Law enforcement needs a search warrant just to look at your smartphone’s lock screen, a Seattle judge said a robbery suspect says the FBI turned on his phone and looked at the screen
- Judge Cougenur ruled in the U.S. District Court in Seattle on Monday in favor of Joseph Sam, who was arrested for robbery and assault in May 2019.
- Coughenour said watching a person’s lock screen is classified as a search, which means law enforcement can’t do it without a search warrant.
- An arresting officer turned on Sam’s smartphone and scanned the lock screen
- The judge said that sometimes police officers can conduct a search without a warrant, so this may be constitutional in some circumstances.
- But seven months later, an FBI agent turned on the suspect̵
- The judge said it was unconstitutional because the FBI could not conduct a search without a warrant
- Evidence from the FBI obtained from the screen of a mobile phone belonging to Joseph Sam, who was arrested for robbery and assault in May 2019, has already been discarded
Law enforcement needs a search warrant only to examine the locked screen of the suspect’s smartphone, according to a Seattle judge’s decision.
Judge John Cougenour made a shocking decision in the U.S. District Court in Seattle on Monday that the FBI violated the constitutional rights of a robbery suspect when an agent turned on his phone and scanned the screen.
Kugenur said looking at a person’s lock screen is classified as a search, which means law enforcement cannot do so without a search warrant.
The ruling means evidence obtained by law enforcement from a mobile phone screen belonging to Joseph Sam – who was arrested for robbery and assault in May 2019 – has already been discarded.
Viewing an individual’s locked screen is classified as a search, which means law enforcement cannot do so without a warrant, according to a Seattle judge’s decision.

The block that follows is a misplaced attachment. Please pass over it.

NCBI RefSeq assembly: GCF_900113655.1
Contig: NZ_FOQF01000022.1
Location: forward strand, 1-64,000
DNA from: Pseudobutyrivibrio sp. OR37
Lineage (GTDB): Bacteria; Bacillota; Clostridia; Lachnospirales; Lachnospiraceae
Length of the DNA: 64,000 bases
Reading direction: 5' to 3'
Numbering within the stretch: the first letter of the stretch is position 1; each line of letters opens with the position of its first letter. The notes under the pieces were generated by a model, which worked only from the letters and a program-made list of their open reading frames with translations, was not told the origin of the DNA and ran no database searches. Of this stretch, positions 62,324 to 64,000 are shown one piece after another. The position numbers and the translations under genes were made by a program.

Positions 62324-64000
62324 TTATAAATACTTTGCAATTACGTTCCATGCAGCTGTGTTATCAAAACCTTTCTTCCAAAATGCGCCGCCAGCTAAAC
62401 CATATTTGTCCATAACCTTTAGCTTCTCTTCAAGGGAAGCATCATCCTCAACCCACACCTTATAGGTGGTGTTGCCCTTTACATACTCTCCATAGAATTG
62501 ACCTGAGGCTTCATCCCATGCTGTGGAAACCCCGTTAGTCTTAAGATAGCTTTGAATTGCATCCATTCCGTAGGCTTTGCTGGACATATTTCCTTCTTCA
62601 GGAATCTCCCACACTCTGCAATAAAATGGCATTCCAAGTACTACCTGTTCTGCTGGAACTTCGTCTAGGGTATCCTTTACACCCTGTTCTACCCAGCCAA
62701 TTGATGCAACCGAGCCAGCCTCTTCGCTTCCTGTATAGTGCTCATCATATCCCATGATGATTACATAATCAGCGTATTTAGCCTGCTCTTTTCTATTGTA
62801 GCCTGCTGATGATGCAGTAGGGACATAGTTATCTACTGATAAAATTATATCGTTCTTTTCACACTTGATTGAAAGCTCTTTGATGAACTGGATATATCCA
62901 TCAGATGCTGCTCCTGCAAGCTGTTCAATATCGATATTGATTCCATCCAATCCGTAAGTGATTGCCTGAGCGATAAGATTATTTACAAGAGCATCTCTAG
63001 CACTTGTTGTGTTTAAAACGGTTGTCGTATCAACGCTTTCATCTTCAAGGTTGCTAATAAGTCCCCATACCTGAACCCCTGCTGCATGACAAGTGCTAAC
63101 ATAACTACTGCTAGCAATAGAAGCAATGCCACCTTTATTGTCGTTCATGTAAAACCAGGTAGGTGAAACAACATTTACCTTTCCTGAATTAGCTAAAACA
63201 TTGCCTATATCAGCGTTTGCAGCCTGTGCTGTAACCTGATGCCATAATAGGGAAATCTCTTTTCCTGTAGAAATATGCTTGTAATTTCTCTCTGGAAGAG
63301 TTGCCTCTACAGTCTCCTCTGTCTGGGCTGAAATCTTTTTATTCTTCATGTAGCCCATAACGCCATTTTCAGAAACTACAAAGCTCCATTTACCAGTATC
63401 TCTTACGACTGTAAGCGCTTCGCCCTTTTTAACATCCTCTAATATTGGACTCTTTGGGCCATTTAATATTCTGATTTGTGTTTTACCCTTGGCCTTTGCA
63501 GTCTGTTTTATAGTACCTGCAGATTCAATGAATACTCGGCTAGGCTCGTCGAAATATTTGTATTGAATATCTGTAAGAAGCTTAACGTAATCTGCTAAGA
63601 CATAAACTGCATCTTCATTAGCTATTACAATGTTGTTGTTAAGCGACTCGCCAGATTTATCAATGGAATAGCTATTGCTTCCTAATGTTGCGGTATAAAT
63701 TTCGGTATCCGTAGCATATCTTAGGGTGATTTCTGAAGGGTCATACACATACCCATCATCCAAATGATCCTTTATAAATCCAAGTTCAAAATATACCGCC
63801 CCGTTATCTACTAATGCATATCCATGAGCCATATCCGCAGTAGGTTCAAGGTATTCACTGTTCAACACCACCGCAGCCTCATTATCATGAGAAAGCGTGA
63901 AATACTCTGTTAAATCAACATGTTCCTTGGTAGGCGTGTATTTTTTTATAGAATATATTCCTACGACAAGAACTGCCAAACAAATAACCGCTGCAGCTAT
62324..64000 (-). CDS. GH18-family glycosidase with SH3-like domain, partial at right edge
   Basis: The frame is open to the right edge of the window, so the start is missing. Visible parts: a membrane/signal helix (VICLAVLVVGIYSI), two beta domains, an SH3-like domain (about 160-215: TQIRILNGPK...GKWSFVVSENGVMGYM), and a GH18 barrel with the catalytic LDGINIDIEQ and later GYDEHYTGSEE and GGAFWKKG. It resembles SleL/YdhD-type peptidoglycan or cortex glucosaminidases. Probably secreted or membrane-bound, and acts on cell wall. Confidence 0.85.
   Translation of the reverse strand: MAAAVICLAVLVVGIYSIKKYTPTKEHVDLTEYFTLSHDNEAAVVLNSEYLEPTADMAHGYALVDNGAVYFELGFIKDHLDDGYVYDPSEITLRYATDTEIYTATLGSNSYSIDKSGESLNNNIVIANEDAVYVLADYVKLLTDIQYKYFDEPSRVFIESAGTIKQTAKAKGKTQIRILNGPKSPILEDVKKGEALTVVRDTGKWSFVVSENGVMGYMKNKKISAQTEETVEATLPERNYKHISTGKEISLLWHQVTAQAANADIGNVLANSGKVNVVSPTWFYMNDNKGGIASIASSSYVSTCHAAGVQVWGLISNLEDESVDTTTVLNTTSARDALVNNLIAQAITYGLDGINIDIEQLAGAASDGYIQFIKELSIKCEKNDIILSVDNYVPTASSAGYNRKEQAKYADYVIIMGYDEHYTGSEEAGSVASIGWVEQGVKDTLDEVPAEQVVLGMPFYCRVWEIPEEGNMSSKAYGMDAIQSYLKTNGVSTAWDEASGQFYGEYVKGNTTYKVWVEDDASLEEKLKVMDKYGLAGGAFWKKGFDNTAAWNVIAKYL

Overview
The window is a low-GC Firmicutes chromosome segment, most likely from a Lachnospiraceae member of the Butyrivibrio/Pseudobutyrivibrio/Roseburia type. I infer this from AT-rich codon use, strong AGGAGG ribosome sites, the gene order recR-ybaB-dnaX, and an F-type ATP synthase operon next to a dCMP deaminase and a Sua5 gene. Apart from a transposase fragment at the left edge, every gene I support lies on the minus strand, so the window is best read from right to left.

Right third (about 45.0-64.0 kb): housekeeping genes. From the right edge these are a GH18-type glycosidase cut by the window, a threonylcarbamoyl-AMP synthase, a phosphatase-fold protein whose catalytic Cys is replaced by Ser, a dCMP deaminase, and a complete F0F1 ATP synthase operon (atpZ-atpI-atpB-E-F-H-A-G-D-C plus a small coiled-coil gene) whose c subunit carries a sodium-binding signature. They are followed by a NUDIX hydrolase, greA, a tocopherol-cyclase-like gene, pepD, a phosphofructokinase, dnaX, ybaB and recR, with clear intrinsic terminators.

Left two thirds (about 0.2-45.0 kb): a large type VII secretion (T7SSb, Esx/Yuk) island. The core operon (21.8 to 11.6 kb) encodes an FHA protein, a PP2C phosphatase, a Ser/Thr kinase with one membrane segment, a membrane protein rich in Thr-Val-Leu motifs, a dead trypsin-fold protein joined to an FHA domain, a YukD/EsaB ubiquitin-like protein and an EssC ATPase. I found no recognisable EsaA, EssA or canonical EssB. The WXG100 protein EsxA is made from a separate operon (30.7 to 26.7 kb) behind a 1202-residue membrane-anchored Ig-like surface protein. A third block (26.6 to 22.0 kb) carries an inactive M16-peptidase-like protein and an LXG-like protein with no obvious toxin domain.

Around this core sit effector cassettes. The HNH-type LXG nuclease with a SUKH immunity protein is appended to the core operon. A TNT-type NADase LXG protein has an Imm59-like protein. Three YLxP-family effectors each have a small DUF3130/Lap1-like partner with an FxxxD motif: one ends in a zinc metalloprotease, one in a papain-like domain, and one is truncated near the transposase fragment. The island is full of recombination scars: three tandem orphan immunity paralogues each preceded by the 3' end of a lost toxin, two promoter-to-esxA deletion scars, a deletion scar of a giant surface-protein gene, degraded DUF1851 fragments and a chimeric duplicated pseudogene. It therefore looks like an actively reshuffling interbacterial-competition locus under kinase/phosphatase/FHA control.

However, a Washington state judge ruled that some of the evidence on the screen could be retained, as police officers could sometimes search without a warrant, while the FBI could not.
The judge’s decision was based on two separate incidents that began when Sam was arrested in May 2019.
One of the arrested police officers turned on Motorola’s Samo smartphone and examined the locked screen.
Then, seven months after his arrest in February, an FBI agent turned on the suspect’s phone again and took a picture of the lock screen.
The name “Streezy” appeared on the screen.
Sam’s lawyer filed a request to suppress evidence obtained by law enforcement from the locked screen, saying a search warrant was needed to view the screen.
Kugenur ruled that both incidents were classified as searches, but that the search at the time of his arrest and the search at a later date were two separate issues.
Judge John Cougenour (pictured) shocked the U.S. District Court in Seattle on Monday that the FBI violated an insult suspected of Joseph Sam’s constitutional rights when an agent turned on his phone and looked at the screen.
The judge said police could conduct searches without a search warrant in certain circumstances at the time of arrest, including if the search “was incidental to lawful detention or as part of police efforts to describe personal belongings.”
This means that the police, who looked at the locked screen on the phone during the arrest, may not have violated the rights of the suspect.
However, the judge said he needed more evidence to determine if the search was carried out for one of those reasons.
But the FBI’s later search was unconstitutional and violated the rights of the Fourth Amendment itself, the judge ruled, as the FBI cannot conduct a search without a warrant.
“The FBI physically intruded on Mr. Sam’s personal effect when the FBI turned on his phone to take a picture of the phone’s lock screen,” Kugenur said.
Since then, evidence from the FBI on Sam’s cell phone has been suppressed.
The government claims that the phone’s lock screen is public for everyone when the phone has power, so privacy cannot be expected.
The judge dismissed the argument, saying: “When the government obtains evidence by physically encroaching on a constitutionally protected area – as the FBI has done here – it is not superfluous to consider whether the government has also violated the defendant’s reasonable expectation of confidentiality.”